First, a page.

Essay: 13 key events of the civil rights movement

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  • 13 key events of the civil rights movement
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We are going to explore the events of the civil rights movement that will provide an insight about the movement. The civil rights movement in the United States was a social movement particularly on the south that was also referred to as a The 1960s Civil Rights Movement. The objective of the movement was to stop the racial discrimination and segregation of black Americans. These are some of the facts you should probably know about this movement.

1. The 1954 Trial of Brown vs. Board of Education

This is among America’s most important historical trials that brought an end to the segregation of Black and white children in the classroom.

2. The Montgomery Bus Boycott of 1955

This was another significant event in the Civil Rights Movement in Alabama when Rosa Parks, a seamstress from Montgomery, on the evening of December 1st, 1955 declined to vacate her seat on the bus for a white man. This lead to her arrest which launched the bus boycott which would last 381 days ending on 20th December 1963 after a Supreme Court ruled in their favor to end segregation in buses.

3. The 1957 – Desegregation at Little Rock

The civil rights movement would witness another key event in 1957 when 9 black students tested the landmark ruling of 1954, which allowed for integration in public schools, by enrolling at a previously all-white Central High School in Little Rock, Arkansas.  The Governor of Arkansas back then Orval Faubus, on the first day of school on September 4, 1957, barred the students from entering the school by calling in the National Guard. It took the intervention of President Dwight D. Eisenhower to send in federal troops to provide the “Little Rock Nine” escort to begin their initial full day of classes on 25th September.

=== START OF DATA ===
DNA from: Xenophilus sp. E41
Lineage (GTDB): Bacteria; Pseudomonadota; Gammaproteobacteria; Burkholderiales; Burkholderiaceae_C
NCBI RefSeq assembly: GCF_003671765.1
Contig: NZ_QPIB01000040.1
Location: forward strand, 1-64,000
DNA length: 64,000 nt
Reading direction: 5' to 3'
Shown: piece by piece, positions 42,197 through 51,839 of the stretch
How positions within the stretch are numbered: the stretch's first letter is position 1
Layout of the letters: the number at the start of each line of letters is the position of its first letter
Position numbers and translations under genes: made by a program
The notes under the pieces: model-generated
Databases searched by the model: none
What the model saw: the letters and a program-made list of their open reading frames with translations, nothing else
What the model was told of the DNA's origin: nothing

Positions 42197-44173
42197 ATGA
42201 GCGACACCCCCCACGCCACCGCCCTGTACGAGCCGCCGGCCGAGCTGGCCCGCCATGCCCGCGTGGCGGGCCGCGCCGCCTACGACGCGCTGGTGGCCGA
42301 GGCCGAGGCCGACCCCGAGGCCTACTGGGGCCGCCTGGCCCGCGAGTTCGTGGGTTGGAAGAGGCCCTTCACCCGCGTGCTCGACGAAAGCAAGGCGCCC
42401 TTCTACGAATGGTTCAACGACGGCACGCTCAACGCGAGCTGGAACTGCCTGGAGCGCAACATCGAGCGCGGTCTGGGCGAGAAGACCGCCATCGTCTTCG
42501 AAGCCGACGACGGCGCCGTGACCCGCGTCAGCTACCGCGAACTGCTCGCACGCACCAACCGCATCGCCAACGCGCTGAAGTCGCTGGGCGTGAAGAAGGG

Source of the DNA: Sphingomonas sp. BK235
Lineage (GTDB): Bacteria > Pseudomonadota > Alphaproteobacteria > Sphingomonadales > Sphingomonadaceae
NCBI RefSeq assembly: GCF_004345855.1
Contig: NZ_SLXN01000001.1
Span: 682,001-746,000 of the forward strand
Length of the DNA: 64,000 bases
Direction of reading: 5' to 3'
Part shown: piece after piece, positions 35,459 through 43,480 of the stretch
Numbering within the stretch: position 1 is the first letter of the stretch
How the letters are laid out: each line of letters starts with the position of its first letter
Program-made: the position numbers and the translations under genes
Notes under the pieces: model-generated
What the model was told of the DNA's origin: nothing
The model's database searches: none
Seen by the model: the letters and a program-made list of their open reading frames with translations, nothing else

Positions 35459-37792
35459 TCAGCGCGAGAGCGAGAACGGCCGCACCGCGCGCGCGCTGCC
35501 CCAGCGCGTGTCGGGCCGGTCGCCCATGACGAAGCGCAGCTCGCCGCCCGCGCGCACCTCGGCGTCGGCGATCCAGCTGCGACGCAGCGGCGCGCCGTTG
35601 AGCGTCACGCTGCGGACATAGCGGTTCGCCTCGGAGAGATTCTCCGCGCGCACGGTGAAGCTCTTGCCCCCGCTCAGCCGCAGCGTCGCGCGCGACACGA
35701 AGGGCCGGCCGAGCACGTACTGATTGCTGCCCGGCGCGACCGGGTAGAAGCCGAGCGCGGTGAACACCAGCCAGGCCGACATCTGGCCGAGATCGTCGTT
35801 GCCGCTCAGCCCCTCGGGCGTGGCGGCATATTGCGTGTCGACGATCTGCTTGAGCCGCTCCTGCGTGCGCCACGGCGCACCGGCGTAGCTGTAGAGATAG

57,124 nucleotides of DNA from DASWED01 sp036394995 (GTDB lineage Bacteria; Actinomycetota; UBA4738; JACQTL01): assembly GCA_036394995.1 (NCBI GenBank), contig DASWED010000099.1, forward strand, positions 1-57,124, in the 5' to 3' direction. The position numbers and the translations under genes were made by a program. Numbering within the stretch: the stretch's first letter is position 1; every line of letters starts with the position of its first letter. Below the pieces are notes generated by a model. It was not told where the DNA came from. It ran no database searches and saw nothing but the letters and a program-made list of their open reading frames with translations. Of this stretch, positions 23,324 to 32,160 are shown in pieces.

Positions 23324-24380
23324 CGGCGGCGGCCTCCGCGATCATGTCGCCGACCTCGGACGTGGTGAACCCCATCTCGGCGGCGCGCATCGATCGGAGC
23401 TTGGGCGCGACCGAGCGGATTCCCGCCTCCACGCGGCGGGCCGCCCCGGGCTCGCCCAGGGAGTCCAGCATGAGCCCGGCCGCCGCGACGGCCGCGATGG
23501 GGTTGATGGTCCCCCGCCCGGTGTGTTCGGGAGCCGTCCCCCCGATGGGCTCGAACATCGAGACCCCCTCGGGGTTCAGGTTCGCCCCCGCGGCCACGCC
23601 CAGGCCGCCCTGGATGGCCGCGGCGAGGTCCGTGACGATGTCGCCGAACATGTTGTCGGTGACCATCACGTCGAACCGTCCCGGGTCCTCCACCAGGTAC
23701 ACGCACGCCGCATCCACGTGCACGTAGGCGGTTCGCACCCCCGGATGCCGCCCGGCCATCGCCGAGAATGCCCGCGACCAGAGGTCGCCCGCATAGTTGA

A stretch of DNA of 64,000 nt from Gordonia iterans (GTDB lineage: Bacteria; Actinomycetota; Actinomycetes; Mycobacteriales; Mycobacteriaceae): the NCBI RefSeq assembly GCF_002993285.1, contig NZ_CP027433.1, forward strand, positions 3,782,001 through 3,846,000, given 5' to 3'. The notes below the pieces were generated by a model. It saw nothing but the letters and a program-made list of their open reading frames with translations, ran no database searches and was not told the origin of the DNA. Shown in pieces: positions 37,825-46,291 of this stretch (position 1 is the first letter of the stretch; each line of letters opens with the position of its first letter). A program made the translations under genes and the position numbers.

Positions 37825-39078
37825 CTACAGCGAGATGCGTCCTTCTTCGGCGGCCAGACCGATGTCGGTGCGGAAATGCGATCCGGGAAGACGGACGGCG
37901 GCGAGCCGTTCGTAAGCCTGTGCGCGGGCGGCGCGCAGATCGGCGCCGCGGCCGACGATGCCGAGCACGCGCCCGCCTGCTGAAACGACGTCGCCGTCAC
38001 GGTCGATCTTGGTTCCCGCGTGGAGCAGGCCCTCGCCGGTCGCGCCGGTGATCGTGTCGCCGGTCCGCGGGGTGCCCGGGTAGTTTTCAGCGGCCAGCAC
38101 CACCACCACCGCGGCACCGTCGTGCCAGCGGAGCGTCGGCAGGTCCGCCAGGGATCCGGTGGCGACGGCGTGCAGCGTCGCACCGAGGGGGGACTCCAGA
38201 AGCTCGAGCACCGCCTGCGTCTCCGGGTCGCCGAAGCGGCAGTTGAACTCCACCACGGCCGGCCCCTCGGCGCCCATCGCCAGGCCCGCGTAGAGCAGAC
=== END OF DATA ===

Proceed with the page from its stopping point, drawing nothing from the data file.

4. The 1960 Sit-in Campaign

The sit campaign was a non-violent campaign where African American students sit at whites only lunch counters up to the time they would be noticed and served meals. They would not leave until the police would arrest them and other African Americans would replace them at the counters. This would see restaurants slowly give up their segregation.

5. The 1961 Freedom Rides

The Freedom Rides were launched on 4th May 1961 by a group consisting of 13 members who were both African American and white civil activists. They were a series of bus trips across the American South as a resistance to the interstate bus terminals segregation. They would encounter serious violence from white protestors, however, they managed to draw a lot of international attention to their mission. There hundreds of Freedom Riders over the next couple of months. The Interstate Commerce Commission would later pass regulations to stop segregation in bus and train terminals nationally.

6. The 1962 Mississippi Riot

James Meredith, an African-American tried to enroll at the University of Mississippi in 1962 following a legal battle. The Kennedy administration called in about 31,000 National Guardsmen including other federal troops for the enforcement of the order. Chaos would erupt at the Ole Miss campus leading to riots that saw two people get killed and hundreds wounded and apprehended.